Luxembourg

   
 

Executive Summary

A center for European politics and business
Luxembourg is a founding member of the United Nations (1945), NATO (1949), the European Coal and Steel Community (1950), the European Economic Community (1957) and OECD (1960). It is also one of the three capitals of the EU, along with Brussels and Strasbourg. It hosts several EU institutions, including the Secretariat of the European Parliament, the European Court of Justice, EUROSTAT, the European Investment Bank and the European Stability Mechanism as well as several European Commission services. Approximately 12,000 EU officials work in Luxembourg and key EU ministerial meetings are regularly hosted in the Grand Duchy. Luxembourg also hosts the new European Public Prosecutor’s Office (EPPO).
Booming international financial hub
Luxembourg’s economy is booming and profiting from an expanding EU and global economy. The attraction of new industries and businesses, public investments, and rising domestic demand are fueling economic growth. Luxembourg City is one of three EU capitals and a key international financial center. The country offers extraordinary business conditions with an attractive tax environment, high private and public investments, strong GDP growth, high living standard, an outstanding social security system, low unemployment, and consistently low central government debt. The country’s public administration is highly efficient and the overall economic outlook remains stable.
Strong growth, generous welfare system
Luxembourg has experienced strong economic growth and fiscal stability. This has provided public authorities the means to develop and maintain an outstanding welfare system over the last two decades, even as neighboring countries have reduced public welfare provision. Luxembourg’s welfare system includes generous insurance coverage, benefit schemes and public services. For example, health care provision has recently been expanded and the level of retirement benefits exceeds Scandinavian standards.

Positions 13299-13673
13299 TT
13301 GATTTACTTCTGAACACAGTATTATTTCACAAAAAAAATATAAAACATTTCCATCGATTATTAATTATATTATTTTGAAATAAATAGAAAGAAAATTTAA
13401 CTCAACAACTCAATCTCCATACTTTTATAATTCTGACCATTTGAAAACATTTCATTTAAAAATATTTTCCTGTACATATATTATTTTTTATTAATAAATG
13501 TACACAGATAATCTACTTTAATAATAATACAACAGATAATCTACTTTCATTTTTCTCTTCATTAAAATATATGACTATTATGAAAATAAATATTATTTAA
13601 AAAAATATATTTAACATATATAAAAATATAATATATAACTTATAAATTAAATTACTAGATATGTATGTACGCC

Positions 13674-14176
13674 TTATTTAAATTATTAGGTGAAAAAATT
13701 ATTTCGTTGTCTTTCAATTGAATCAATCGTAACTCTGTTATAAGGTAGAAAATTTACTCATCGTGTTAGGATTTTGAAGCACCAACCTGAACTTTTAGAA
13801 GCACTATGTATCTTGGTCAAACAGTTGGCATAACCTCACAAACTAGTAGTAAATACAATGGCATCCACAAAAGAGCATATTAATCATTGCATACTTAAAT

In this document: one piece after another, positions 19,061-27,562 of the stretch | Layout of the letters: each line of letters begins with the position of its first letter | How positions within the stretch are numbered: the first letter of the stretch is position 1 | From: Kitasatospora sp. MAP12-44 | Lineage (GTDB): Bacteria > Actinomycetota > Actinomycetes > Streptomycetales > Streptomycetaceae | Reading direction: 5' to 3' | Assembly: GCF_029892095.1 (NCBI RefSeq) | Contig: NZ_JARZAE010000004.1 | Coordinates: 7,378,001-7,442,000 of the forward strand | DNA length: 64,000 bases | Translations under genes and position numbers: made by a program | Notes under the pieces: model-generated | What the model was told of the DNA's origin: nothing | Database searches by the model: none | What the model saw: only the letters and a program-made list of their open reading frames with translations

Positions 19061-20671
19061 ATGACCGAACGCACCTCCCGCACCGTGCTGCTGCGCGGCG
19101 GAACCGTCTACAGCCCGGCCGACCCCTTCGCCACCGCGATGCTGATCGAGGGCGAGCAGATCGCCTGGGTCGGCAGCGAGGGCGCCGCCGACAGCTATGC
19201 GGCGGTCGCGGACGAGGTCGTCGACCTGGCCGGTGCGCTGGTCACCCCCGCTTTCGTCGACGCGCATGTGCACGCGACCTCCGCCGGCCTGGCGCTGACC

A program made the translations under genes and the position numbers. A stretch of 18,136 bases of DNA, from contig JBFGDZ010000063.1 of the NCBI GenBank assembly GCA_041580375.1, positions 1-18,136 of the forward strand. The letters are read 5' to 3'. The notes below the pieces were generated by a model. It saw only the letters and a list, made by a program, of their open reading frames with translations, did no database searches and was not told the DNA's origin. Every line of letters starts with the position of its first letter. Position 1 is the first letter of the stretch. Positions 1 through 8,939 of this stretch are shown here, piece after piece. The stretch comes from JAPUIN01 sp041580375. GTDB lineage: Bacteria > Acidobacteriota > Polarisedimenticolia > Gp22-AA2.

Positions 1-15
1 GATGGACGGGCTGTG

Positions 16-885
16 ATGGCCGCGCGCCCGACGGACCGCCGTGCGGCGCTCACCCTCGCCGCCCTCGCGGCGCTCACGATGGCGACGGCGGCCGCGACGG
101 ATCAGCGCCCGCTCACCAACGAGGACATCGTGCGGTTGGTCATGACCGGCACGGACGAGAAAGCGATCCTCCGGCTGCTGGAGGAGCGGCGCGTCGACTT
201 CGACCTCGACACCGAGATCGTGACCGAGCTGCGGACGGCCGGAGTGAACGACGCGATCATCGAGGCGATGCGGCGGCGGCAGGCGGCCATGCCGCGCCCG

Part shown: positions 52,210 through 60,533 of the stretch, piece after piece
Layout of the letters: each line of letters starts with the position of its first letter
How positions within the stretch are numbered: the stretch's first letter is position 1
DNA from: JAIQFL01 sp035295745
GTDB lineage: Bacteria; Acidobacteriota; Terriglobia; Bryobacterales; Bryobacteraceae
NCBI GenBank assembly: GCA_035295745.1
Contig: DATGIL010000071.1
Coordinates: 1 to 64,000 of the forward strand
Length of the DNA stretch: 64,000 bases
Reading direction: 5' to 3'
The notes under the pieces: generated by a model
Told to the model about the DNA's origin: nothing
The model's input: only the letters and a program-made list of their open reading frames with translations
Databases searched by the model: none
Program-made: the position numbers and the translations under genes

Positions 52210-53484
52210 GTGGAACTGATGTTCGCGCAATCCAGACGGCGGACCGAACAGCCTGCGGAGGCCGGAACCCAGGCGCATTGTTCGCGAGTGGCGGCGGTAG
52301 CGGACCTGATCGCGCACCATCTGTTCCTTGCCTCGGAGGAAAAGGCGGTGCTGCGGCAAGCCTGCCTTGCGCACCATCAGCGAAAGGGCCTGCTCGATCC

Rosy outlook for
coming years
After a 3.4% GDP increase in 2017, the economy is projected to further strengthen to almost 4.4% in 2018. Consumer confidence, higher wages (+4% in 2017), and high domestic consumption and investment contributed to this major growth. Furthermore, in 2017 the unemployment rate decreased to 6% and tax arrears are compensating for reduced VAT revenue from e-commerce. The economic growth of recent years has reduced the national debt to below the 2012 level. Luxembourg had the second lowest gross national debt in Europe (behind Estonia) at 20.8% in 2016, though it is projected to rise to 22.8% in 2020. In addition, public investments are presumed to increase by about 10% in 2018.
High migration rates, cross-border workforce
The demographic development of the country differs from most other EU member states due to persistently high migration rates. Since 2012, Luxembourg has had an exceptionally high annual population growth rate by EU standards (2.29% in 2016). Another key driver of this dynamic population development is the average age of 39.2, again low by EU standards, although higher than in Ireland and Cyprus. Overall, the population is increasing, aging and becoming more heterogeneous. In July 2017, about 27% of the workforce were Luxembourg nationals, while 42.6% were so-called cross-border commuters. This situation guarantees Luxembourg high flexibility and short-term fluctuations in the labor market. For the cross-border labor market, commuters from within the Greater Region are crucial. A shortage of highly qualified personnel (e.g., in ICT) has a fundamental impact on the further sustainable development of the financial, service, research and health sectors.